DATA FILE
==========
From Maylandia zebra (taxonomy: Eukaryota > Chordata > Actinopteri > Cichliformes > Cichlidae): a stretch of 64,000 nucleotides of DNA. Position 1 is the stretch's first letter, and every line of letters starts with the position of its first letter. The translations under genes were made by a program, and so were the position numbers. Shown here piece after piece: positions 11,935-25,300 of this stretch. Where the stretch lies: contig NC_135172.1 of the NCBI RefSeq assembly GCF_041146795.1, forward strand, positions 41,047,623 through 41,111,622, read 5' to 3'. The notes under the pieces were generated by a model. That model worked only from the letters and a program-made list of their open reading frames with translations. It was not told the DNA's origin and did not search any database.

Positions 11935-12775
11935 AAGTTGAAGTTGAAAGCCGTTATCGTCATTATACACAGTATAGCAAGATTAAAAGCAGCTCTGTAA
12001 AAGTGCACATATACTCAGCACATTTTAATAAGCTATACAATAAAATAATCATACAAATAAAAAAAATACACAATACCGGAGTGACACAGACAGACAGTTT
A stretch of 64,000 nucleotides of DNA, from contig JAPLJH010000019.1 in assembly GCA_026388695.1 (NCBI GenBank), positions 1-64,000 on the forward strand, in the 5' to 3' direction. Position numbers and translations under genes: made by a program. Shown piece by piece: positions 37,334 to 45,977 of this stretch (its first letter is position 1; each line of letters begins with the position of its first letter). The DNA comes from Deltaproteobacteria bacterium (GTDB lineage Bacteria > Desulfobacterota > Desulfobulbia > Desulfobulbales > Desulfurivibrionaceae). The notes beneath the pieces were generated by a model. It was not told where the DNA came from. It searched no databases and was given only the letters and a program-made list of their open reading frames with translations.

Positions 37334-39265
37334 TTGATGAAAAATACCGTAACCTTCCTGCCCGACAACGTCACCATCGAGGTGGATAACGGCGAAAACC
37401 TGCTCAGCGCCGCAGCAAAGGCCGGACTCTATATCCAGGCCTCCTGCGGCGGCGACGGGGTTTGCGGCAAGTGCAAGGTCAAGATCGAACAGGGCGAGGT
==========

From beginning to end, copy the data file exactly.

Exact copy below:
From Maylandia zebra (taxonomy: Eukaryota > Chordata > Actinopteri > Cichliformes > Cichlidae): a stretch of 64,000 nucleotides of DNA. Position 1 is the stretch's first letter, and every line of letters starts with the position of its first letter. The translations under genes were made by a program, and so were the position numbers. Shown here piece after piece: positions 11,935-25,300 of this stretch. Where the stretch lies: contig NC_135172.1 of the NCBI RefSeq assembly GCF_041146795.1, forward strand, positions 41,047,623 through 41,111,622, read 5' to 3'. The notes under the pieces were generated by a model. That model worked only from the letters and a program-made list of their open reading frames with translations. It was not told the DNA's origin and did not search any database.

Positions 11935-12775
11935 AAGTTGAAGTTGAAAGCCGTTATCGTCATTATACACAGTATAGCAAGATTAAAAGCAGCTCTGTAA
12001 AAGTGCACATATACTCAGCACATTTTAATAAGCTATACAATAAAATAATCATACAAATAAAAAAAATACACAATACCGGAGTGACACAGACAGACAGTTT
A stretch of 64,000 nucleotides of DNA, from contig JAPLJH010000019.1 in assembly GCA_026388695.1 (NCBI GenBank), positions 1-64,000 on the forward strand, in the 5' to 3' direction. Position numbers and translations under genes: made by a program. Shown piece by piece: positions 37,334 to 45,977 of this stretch (its first letter is position 1; each line of letters begins with the position of its first letter). The DNA comes from Deltaproteobacteria bacterium (GTDB lineage Bacteria > Desulfobacterota > Desulfobulbia > Desulfobulbales > Desulfurivibrionaceae). The notes beneath the pieces were generated by a model. It was not told where the DNA came from. It searched no databases and was given only the letters and a program-made list of their open reading frames with translations.

Positions 37334-39265
37334 TTGATGAAAAATACCGTAACCTTCCTGCCCGACAACGTCACCATCGAGGTGGATAACGGCGAAAACC
37401 TGCTCAGCGCCGCAGCAAAGGCCGGACTCTATATCCAGGCCTCCTGCGGCGGCGACGGGGTTTGCGGCAAGTGCAAGGTCAAGATCGAACAGGGCGAGGT